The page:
A&E negligence claims likely to increase as consultants warn that ‘intolerable pressure’ endangers patients

Posted: 07/10/2013


The College of Emergency Medicine has published a report following a survey of over 1,000 A&E consultants who answered questions about their workload. The report makes clear that increased patient demand and the rising burden on A&E departments are combining to put patients at greater risk.

Given recent news reports, it may be unsurprising that the results paint a picture of ‘intolerable pressure’ and unsustainable workloads but the extent is alarming. Of the consultants surveyed, 94% replied that they regularly work longer hours to cope with demand. Over 60% reported a workload that has increased to an unsustainable level. So great are the pressures that doctors who trained in the UK are choosing to leave and to apply their skills overseas instead. In 2009 just two A&E consultants left the UK to work overseas while 21 emigrated between January and August this year.

A separate report last week concluded that waiting times in A&E are rising. The target is for 95% of patients to be seen within four hours in A&E but figures from NHS England show that the number of hospitals missing that target has more than trebled in the last 12 months.

Andrew Clayton, associate in Penningtons' clinical negligence team, commented: "Nobody can fail to be aware of the pressure currently facing our A&E departments and the attention this has received over recent months. This fits with our experience of increasing numbers of people seeking to bring claims relating to missed or delayed diagnosis in A&E departments. The report emphasises the need for more to be done – and urgently – to protect patients. We are particularly concerned that this problem could rapidly spiral. As the workload and demands on A&E staff increase, fewer find this an attractive field in which to work. The risk is that staff numbers will then fall, increasing the pressure further still.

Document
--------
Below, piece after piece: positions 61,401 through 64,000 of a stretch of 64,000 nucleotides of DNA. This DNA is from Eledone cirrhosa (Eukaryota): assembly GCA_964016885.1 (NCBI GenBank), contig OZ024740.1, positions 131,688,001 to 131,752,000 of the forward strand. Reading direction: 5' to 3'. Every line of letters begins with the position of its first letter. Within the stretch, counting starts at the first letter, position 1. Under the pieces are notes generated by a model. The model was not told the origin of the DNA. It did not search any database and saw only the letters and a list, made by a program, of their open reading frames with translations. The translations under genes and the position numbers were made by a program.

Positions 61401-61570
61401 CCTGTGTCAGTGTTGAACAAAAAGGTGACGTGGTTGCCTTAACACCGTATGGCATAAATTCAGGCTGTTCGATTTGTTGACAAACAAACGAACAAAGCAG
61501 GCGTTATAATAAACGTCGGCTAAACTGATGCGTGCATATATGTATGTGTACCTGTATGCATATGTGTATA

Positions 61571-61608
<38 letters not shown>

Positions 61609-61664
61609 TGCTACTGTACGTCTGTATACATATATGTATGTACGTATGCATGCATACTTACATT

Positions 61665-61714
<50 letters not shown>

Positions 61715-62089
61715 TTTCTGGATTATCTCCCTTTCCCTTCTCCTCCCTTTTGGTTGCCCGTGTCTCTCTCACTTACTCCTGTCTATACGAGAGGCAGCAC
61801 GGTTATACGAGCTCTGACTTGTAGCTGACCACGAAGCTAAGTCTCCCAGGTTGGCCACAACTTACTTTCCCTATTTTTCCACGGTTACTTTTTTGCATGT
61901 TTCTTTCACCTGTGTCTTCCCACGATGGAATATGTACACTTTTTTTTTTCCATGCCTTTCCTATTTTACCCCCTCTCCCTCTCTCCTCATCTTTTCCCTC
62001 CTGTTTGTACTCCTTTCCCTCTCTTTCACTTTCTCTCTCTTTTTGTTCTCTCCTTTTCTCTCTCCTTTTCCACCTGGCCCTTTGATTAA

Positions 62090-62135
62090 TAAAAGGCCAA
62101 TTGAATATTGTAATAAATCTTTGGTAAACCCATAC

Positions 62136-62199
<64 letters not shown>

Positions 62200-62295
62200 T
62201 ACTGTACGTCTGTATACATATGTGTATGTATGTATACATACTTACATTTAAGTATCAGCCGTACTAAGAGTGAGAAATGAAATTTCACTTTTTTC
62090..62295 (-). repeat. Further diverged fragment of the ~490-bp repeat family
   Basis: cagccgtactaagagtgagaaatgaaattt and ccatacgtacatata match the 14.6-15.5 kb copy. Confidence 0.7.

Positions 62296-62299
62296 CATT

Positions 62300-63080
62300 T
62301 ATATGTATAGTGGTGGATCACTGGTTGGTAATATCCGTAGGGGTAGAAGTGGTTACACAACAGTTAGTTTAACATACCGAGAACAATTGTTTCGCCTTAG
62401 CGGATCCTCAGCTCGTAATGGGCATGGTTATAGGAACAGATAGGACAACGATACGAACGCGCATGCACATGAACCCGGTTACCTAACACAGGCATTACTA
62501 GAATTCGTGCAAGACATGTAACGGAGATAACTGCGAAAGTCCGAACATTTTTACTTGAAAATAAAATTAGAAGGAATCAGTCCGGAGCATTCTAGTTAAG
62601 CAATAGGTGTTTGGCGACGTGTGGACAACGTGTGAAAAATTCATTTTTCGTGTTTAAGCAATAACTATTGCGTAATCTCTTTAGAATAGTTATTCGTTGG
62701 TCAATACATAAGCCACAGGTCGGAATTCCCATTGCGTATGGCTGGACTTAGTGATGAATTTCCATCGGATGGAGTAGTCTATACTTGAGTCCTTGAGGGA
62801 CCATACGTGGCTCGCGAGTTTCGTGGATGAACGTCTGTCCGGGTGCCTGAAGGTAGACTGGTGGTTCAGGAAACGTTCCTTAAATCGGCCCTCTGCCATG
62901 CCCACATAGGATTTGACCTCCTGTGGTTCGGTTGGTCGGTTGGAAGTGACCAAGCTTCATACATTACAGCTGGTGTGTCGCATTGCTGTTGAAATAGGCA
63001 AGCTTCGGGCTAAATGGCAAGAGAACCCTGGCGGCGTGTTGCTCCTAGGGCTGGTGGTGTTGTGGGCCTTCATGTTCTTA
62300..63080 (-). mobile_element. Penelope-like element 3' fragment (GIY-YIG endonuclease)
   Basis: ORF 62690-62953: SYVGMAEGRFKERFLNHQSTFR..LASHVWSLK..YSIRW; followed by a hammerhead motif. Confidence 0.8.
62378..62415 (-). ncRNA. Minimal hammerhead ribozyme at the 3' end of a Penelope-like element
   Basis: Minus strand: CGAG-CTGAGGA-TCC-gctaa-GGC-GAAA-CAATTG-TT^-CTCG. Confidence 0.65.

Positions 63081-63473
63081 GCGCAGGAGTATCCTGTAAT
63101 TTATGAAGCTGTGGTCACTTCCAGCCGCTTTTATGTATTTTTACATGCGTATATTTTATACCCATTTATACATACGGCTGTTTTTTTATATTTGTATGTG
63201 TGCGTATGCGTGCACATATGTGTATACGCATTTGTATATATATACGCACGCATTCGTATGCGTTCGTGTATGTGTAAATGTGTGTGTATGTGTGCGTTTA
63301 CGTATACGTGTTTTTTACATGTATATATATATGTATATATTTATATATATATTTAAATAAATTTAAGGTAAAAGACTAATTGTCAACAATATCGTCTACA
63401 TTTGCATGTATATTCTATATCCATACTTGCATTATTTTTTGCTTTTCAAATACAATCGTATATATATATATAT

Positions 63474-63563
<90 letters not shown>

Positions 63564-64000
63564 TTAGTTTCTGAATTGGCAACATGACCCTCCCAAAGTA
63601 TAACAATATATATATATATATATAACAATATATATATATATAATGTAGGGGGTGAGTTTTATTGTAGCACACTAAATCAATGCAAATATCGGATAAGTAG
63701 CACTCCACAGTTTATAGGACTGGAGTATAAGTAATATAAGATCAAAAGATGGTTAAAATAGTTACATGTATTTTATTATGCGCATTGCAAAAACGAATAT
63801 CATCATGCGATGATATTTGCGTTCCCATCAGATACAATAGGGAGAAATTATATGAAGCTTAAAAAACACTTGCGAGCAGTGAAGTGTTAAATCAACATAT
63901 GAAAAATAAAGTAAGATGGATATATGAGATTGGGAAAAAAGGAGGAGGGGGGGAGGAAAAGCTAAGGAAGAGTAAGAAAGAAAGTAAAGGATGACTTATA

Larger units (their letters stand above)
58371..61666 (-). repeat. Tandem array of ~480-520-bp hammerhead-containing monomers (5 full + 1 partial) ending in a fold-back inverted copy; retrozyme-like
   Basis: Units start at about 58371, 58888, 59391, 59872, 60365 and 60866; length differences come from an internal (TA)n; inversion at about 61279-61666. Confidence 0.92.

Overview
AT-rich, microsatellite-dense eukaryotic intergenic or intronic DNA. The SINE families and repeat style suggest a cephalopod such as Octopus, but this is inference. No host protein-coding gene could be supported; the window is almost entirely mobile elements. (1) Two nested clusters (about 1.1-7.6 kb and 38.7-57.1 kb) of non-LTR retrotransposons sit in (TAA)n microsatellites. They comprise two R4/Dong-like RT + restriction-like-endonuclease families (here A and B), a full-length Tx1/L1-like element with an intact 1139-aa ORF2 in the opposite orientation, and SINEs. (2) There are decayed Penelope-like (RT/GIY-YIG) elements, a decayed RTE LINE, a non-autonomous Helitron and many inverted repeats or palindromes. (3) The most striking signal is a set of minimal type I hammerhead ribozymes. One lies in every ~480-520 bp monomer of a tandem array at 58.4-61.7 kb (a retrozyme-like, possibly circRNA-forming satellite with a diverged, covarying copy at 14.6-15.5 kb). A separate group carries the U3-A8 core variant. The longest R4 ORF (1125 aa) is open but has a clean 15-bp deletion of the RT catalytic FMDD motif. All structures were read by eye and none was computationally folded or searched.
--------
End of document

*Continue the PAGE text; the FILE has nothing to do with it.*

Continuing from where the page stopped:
"The Government announced a further £500 million last month to help those hospitals likely to struggle most over the next two years. With rising patient demand, staff unable to sustain their current workloads and concerns that too few clinicians are choosing to work in our A&E departments, it is hard to see how this additional funding alone can address the current problems. Urgent action is needed to prevent patients being exposed to increasing risks of unacceptable care with potentially devastating results."


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